Diocese of Central New York honors Harriet Tubman during annual renewal of vows service

By Melodie Woerman
Posted Mar 22, 2023

Saints Peter and John Episcopal Church in Auburn, New York, was one of four locations across the Diocese of Central New York where people gathered for a March 22 service that commemorated Harriet Tubman and included the renewal of vows. Bishop DeDe Duncan-Probe officiated at the Auburn church. Photo: YouTube screenshot

[Episcopal News Service] The Diocese of Central New York on March 22 combined its annual renewal of vows service with a commemoration of Harriet Tubman as part of its ongoing commitment to racial justice and reconciliation.

Tubman, who was born enslaved in 1822 before escaping as an adult, is best known for her work helping enslaved people reach freedom as a conductor for the Underground Railroad. She also was a spy for the Union Army during the Civil War, helped John Brown recruit men for his raid on Harper’s Ferry and was active in the effort for women’s right to vote.

She also lived for more than 50 years in Auburn, New York, less than 30 miles from the diocesan office in Liverpool. Her home now is preserved by the National Park Service as a national historical park.

Bishop DeDe Duncan-Probe noted in a statement sent to Episcopal News Service that the service was taking place during Lent, a season of repentance. “For too long The Episcopal Church has been on the wrong side of the horrors of institutional racism and dehumanization,” she said. “This service is just one way we are intentionally lamenting and repenting of our complacency and participation in a system that is antithetical to the gospel we proclaim.”

Harriet Tubman, who lived in Auburn, New York for more than 50 years, was commemorated in a March 22 service by the Diocese of Central New York. Photo: GPA Photo Archive / H.B. Lindsley / Library of Congress

Tubman’s nickname of “Moses of her people” was recalled in the service’s opening hymn, “When Israel was in Egypt’s land,” which has as its refrain, “Go down, Moses, way down in Egypt’s land; tell old Pharoah, to let my people go.” The closing hymn was “Lift Every Voice and Sing,” which often is called the Black National Anthem.

In her sermon, Duncan-Probe noted that Tubman “could have done many things when she found her freedom” but chose to return to help her parents, siblings and others escape enslavement. “Over the course of her life, over 70 people were to find freedom with her, because she never gave up,” she said.

“She said slavery is the next thing to hell,” the bishop added, “so Harriet Tubman, who found liberty and freedom, chose to go back into hell for the redemption of others.”

Last November the diocese’s convention adopted a resolution calling for a local commemoration of Tubman on March 10, which is her feast day in The Episcopal Church calendar. The resolution’s author, the Rev. Megan Castellan, who also helped plan the March 22 liturgy, said in the diocese’s statement to ENS that combining the renewal of vows with a commemoration of Tubman’s life and witness “seemed like a way to center her example of following Christ.” Castellan noted that Jesus calls followers to bring freedom to the captive and release to the prisoner. “Harriet was an example of someone who did just that throughout her long life,” she said.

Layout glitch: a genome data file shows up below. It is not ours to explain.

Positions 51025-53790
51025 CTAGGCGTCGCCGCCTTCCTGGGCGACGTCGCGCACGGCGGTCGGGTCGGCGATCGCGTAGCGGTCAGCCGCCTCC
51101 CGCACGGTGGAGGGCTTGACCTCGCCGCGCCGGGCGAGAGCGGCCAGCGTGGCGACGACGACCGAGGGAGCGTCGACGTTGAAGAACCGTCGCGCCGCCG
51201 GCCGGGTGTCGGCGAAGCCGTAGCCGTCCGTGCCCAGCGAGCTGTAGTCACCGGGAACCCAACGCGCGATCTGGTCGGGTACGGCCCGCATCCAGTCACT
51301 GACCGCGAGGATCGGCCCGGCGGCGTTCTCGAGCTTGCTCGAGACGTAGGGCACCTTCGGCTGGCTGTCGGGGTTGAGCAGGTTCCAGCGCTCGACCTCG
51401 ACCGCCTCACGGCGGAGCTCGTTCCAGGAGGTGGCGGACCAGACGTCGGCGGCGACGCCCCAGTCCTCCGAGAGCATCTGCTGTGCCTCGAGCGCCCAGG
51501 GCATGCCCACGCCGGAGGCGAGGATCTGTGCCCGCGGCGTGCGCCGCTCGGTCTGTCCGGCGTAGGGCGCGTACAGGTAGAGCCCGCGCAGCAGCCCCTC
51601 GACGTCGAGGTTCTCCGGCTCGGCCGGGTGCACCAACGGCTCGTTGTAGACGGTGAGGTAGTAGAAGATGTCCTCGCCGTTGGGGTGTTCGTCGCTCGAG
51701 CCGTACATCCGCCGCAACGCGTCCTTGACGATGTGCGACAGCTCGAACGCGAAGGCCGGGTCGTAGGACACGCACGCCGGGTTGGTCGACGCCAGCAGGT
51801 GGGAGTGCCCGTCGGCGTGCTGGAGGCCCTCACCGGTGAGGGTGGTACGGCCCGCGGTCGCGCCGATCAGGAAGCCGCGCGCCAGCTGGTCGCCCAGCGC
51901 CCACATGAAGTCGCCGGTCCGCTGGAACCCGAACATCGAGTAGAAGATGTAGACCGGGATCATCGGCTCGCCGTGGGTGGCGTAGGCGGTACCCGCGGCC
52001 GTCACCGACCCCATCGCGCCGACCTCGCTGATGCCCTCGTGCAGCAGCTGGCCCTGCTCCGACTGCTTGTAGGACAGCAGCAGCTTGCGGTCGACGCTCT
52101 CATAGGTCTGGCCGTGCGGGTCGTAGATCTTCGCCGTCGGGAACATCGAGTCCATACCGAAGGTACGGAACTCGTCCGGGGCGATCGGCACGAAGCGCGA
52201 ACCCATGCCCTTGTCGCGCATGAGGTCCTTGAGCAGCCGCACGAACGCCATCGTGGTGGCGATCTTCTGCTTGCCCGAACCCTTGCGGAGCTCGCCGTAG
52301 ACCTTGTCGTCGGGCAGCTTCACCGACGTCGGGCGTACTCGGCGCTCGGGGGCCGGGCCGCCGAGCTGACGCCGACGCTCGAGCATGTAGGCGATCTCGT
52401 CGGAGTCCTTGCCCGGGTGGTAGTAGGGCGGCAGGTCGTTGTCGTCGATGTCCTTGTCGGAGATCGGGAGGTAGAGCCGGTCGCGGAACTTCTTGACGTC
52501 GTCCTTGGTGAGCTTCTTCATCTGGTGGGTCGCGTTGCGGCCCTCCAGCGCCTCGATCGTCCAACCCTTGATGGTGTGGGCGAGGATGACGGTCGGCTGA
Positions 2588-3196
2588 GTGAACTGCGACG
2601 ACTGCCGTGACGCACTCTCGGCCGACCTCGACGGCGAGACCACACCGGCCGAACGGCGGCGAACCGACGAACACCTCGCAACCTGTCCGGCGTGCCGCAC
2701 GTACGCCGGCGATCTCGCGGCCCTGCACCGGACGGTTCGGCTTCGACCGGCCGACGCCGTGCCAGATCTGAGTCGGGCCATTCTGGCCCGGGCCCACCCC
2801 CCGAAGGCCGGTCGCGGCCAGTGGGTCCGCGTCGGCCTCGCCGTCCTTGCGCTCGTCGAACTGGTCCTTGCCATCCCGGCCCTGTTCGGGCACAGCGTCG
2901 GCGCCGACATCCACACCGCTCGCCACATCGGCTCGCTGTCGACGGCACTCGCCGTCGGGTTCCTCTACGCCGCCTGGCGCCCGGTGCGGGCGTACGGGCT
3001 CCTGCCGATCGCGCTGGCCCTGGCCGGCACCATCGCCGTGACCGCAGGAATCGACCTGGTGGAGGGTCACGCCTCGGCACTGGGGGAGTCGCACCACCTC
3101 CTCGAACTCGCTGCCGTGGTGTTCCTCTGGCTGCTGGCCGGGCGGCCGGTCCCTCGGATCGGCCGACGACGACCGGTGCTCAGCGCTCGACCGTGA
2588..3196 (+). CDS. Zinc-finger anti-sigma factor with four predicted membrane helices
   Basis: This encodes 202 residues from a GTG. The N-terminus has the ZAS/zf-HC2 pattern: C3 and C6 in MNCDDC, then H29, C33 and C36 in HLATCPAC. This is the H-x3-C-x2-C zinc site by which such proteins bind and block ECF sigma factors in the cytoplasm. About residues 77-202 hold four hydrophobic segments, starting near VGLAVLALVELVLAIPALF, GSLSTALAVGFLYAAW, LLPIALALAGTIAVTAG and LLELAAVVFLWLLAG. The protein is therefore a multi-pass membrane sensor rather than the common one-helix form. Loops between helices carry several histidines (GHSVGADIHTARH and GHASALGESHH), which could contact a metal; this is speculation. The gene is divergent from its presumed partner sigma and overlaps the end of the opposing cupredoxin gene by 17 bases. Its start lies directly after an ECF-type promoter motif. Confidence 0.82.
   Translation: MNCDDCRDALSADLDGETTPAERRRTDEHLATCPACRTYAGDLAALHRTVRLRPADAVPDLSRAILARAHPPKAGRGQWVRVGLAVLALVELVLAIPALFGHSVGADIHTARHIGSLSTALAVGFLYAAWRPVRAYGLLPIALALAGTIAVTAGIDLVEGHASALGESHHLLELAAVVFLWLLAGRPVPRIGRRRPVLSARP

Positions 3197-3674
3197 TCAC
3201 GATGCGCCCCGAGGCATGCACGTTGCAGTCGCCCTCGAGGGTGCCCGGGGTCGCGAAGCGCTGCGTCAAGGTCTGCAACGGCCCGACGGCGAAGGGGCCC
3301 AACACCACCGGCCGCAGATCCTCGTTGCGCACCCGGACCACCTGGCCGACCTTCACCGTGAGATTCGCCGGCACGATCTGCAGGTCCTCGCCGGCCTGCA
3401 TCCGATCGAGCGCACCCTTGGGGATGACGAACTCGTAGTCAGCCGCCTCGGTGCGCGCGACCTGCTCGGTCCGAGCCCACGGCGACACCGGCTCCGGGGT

The service booklet listed ways that people across the diocese could learn more about Tubman and anti-slavery efforts in Central New York, including through her home’s historic site and the National Abolition Hall of Fame and Museum.

The Tubman commemoration is the latest activity the diocese has undertaken as part of a two-year commitment to racial justice and reconciliation, pursuing what it calls its vision of “a world healed by love.” In February, 30 members of the diocese, including Duncan-Probe, traveled to Alabama to visit sites in Selma, Montgomery and Birmingham that are important in the civil rights movement of the 1950s and 1960s and to learn more about systemic racism.

After returning home, Duncan-Probe said, “Our pilgrims are equipped through their shared experiences and their strengthened relationships to continue the healing work of becoming Beloved Community in their homes, parishes and communities across our diocese in new and powerful ways. Our hearts, having been broken by the past, are turned to the future.”

The diocese’s commitment to inclusivity also extends to its activities that take place both in person and online. The service, which included the renewal of baptismal vows for everyone, the renewal of ordination vows for clergy and the blessing of oil of chrism for use in baptisms, was hosted in several sites. Duncan-Probe preached and presided at Saints Peter and John Episcopal Church in Auburn. The Liturgy of the Word also was streamed to three other churches around the diocese, where clergy presided at the Eucharist and distributed communion to those attending. The service also was livestreamed on the diocese’s YouTube channel.

Melodie Woerman is a freelance writer and the former director of communications for the Episcopal Diocese of Kansas.